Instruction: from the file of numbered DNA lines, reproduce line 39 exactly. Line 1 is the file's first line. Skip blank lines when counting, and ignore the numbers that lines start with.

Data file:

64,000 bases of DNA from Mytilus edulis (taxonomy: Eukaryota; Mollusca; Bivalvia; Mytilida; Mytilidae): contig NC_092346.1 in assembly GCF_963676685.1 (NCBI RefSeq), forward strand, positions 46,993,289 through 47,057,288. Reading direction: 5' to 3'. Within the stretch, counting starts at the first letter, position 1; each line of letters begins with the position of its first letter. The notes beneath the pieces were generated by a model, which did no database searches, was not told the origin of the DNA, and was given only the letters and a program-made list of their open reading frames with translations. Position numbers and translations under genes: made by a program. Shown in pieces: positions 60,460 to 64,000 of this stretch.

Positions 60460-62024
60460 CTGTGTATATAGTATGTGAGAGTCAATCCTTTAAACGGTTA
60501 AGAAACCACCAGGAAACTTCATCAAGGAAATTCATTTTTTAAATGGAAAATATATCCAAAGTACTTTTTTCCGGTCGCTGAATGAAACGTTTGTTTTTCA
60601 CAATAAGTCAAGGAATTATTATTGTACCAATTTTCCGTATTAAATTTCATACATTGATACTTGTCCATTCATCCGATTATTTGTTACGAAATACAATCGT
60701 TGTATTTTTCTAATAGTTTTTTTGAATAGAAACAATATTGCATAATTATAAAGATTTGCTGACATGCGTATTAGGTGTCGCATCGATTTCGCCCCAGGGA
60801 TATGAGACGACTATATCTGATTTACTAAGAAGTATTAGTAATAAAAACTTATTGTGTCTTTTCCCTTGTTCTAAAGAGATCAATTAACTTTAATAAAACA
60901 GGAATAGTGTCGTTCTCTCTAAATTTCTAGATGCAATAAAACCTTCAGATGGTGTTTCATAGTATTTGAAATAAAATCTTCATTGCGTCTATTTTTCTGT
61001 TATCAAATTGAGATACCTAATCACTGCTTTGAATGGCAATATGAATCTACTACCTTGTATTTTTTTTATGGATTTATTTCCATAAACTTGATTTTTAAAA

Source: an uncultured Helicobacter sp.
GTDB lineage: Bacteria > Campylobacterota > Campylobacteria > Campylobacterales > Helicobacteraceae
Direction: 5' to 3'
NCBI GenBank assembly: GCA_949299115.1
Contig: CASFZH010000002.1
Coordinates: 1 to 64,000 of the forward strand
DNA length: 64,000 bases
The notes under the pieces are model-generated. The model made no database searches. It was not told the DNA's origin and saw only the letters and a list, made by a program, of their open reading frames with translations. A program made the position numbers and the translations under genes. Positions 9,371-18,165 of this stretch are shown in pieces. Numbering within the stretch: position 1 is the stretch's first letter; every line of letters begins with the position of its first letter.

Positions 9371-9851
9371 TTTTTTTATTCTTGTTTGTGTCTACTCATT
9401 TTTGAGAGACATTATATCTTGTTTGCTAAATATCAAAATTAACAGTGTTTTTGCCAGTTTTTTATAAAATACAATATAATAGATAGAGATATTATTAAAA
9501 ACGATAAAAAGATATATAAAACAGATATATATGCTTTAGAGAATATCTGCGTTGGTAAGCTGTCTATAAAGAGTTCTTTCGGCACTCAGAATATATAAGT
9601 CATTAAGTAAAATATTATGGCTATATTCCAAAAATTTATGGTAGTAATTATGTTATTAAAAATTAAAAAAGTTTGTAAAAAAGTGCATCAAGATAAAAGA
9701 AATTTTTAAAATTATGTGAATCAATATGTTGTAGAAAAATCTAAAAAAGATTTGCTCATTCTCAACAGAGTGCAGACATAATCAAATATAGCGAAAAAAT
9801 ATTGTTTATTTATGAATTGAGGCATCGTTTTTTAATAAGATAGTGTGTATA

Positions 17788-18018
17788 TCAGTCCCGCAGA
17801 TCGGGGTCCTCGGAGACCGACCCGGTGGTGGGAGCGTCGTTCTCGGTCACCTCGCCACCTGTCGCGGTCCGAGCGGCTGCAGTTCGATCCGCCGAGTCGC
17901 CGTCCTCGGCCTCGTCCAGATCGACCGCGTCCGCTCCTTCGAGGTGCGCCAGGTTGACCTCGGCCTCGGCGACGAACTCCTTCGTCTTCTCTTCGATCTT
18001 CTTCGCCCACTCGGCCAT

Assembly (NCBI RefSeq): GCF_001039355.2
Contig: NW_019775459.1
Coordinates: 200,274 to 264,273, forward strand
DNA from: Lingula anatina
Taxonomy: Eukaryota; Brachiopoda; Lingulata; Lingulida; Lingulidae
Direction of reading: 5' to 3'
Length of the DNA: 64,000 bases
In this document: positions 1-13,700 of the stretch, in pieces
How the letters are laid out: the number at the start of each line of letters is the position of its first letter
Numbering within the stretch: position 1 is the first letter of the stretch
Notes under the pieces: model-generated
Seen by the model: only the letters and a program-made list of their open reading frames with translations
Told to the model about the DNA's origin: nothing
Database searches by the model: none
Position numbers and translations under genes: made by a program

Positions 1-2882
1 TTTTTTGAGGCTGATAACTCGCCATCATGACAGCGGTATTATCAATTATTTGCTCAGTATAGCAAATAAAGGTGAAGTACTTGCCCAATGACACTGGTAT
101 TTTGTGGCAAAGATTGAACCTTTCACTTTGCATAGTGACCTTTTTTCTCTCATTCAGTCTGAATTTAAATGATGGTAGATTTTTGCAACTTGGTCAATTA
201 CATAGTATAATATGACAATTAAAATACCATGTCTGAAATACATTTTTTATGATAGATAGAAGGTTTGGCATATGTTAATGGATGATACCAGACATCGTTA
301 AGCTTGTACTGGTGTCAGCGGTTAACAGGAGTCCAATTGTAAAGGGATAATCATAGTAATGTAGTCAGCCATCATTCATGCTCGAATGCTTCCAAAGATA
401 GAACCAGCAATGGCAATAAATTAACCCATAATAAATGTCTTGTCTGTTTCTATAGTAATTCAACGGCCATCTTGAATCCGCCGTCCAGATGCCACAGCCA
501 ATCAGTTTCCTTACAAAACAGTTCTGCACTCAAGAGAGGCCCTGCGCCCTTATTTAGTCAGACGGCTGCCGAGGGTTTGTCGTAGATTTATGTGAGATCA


Numbering within the stretch: position 1 is the first letter of the stretch